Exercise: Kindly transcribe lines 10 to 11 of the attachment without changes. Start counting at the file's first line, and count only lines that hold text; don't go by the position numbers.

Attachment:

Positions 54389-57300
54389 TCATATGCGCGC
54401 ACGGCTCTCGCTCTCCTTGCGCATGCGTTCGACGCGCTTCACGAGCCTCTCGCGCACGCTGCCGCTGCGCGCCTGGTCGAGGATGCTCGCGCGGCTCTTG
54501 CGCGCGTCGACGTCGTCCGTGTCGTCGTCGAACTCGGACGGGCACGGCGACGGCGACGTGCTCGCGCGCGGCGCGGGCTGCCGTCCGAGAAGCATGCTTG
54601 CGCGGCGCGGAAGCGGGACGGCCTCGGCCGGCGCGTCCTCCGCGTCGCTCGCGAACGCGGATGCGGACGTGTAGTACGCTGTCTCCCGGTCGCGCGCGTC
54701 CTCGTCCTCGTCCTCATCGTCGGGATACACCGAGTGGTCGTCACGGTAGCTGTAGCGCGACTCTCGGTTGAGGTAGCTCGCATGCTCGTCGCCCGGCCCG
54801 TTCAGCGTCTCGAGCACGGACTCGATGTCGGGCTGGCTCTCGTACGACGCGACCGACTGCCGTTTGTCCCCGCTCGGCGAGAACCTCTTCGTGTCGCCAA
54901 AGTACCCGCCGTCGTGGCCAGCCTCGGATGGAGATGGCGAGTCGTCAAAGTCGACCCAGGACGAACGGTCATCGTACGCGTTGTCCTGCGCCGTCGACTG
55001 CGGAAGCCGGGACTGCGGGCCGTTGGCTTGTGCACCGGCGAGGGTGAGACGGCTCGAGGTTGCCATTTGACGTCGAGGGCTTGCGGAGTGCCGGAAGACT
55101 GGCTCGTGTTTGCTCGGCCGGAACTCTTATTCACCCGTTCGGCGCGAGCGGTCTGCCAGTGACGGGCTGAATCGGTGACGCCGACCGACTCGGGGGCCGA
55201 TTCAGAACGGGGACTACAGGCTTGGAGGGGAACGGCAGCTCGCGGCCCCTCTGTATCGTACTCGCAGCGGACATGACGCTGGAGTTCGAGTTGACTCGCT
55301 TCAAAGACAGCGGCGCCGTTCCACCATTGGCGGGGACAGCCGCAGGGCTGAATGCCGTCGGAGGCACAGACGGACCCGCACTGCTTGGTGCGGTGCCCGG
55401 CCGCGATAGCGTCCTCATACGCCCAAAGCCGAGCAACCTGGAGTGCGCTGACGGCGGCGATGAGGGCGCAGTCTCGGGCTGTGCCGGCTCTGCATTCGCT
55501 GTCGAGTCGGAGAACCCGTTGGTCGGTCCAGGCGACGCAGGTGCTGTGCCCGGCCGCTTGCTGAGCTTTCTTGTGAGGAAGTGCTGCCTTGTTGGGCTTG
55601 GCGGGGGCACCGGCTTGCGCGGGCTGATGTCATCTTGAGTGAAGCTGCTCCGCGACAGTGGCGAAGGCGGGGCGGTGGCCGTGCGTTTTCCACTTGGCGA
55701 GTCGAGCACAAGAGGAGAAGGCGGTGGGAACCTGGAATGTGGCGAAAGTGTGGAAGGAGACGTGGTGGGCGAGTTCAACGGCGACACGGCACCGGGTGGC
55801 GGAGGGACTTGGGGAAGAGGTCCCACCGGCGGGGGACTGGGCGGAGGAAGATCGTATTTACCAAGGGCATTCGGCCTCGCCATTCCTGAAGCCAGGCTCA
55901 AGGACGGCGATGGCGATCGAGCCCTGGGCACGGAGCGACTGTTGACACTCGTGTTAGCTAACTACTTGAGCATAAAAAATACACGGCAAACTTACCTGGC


55101 GGCTCGTGTTTGCTCGGCCGGAACTCTTATTCACCCGTTCGGCGCGAGCGGTCTGCCAGTGACGGGCTGAATCGGTGACGCCGACCGACTCGGGGGCCGA
55201 TTCAGAACGGGGACTACAGGCTTGGAGGGGAACGGCAGCTCGCGGCCCCTCTGTATCGTACTCGCAGCGGACATGACGCTGGAGTTCGAGTTGACTCGCT